The Drudgeon reviews Frankenstein

Frankenstein 70 min., 1931
Written by Garrett Fort/Francis Edwards Faragoh
Directed by James Whale
Language: English
My rating: ★★★

He couldn’t use facial expressions, so look at the use of his hands! It’s amazing! Bullshit!

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Now, before I get started on the review of the movie, I just want to comment on the tag line that I used. The line is a reference to a lot of people who talk about the movie. All I really hear about the movie is that the use of his hands is what really made the monster the best. I really have to disagree: the facial expressions and the use of his eyes (as little as there was) is what really made the monster to me. So don’t just look at the monster’s hands, look at the monster in total.

Time has not really been all that kind to Frankenstein. Everything is extremely dated in a very painful way. That being said, let the review begin.

The story (as almost everyone knows) is about Henry Frankenstein and the process (and success) of making a patchwork man. Even though it’s been told a billion times since, the story is still (kinda) fun to sit through.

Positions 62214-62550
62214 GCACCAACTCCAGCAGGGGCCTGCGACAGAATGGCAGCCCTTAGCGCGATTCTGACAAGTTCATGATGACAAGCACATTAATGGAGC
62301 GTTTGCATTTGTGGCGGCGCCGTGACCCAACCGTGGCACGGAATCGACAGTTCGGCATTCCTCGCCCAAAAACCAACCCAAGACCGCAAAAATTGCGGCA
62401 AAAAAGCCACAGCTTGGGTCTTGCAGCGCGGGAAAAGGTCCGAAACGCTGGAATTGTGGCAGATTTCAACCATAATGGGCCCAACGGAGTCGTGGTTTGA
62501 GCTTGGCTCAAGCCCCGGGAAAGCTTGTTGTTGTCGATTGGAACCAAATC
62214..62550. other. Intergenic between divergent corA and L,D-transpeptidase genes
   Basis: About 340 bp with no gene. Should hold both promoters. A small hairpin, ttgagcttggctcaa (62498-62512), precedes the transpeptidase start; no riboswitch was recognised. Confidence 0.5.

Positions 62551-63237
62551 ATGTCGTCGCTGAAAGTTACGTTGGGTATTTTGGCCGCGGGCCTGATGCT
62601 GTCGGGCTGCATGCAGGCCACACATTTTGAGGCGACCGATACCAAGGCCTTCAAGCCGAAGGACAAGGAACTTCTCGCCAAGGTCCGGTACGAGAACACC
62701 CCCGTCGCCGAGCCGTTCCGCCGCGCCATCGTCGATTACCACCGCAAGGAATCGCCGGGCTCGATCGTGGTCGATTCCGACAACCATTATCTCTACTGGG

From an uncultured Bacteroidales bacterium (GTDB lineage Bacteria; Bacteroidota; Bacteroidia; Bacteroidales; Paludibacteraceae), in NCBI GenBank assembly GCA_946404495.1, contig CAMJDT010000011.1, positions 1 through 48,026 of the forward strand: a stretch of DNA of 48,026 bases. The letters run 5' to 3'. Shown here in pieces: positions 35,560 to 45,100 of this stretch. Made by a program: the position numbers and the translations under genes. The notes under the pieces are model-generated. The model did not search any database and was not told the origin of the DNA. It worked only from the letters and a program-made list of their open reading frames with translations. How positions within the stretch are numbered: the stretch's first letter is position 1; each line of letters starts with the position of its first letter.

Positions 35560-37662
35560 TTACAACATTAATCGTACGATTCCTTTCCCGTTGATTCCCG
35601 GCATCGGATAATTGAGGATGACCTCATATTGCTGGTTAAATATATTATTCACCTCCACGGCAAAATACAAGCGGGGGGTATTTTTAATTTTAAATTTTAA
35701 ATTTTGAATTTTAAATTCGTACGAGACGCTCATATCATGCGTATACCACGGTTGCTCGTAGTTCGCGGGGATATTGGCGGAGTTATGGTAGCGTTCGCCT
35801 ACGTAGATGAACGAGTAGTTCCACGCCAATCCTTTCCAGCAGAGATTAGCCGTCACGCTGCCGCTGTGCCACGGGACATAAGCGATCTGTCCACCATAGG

The characters of the movie are (especially now) very, very, VERY stereotypical. The mad scientist Henry Frankenstein is the best of all the cast. It seems that nowadays, anytime you have someone who is crazy, they still come off as perfectly sane or extremely intelligent. Henry is a total nut job, when he creates the human monster and yells about how “now I know what it’s like to be God!!!“, damn! you believe him. The look in his eyes are that of a true madman.

But then he just kinda forgets what he created and goes on with life as normal.  Didn’t he just make one of the biggest discoveries ever, showing that man can in fact bring the dead back to life? Then he just threw it under the bed like a child with a broken toy. I’m lost on that. The monster is another one that is done very well. The expressions of the monster (again, as little as there is) really show what it’s thinking. The scene where it’s with the little girl (Maria) and they are throwing flowers in the water, look at its face and tell me that there is no expression. You can see real excitement in it’s face.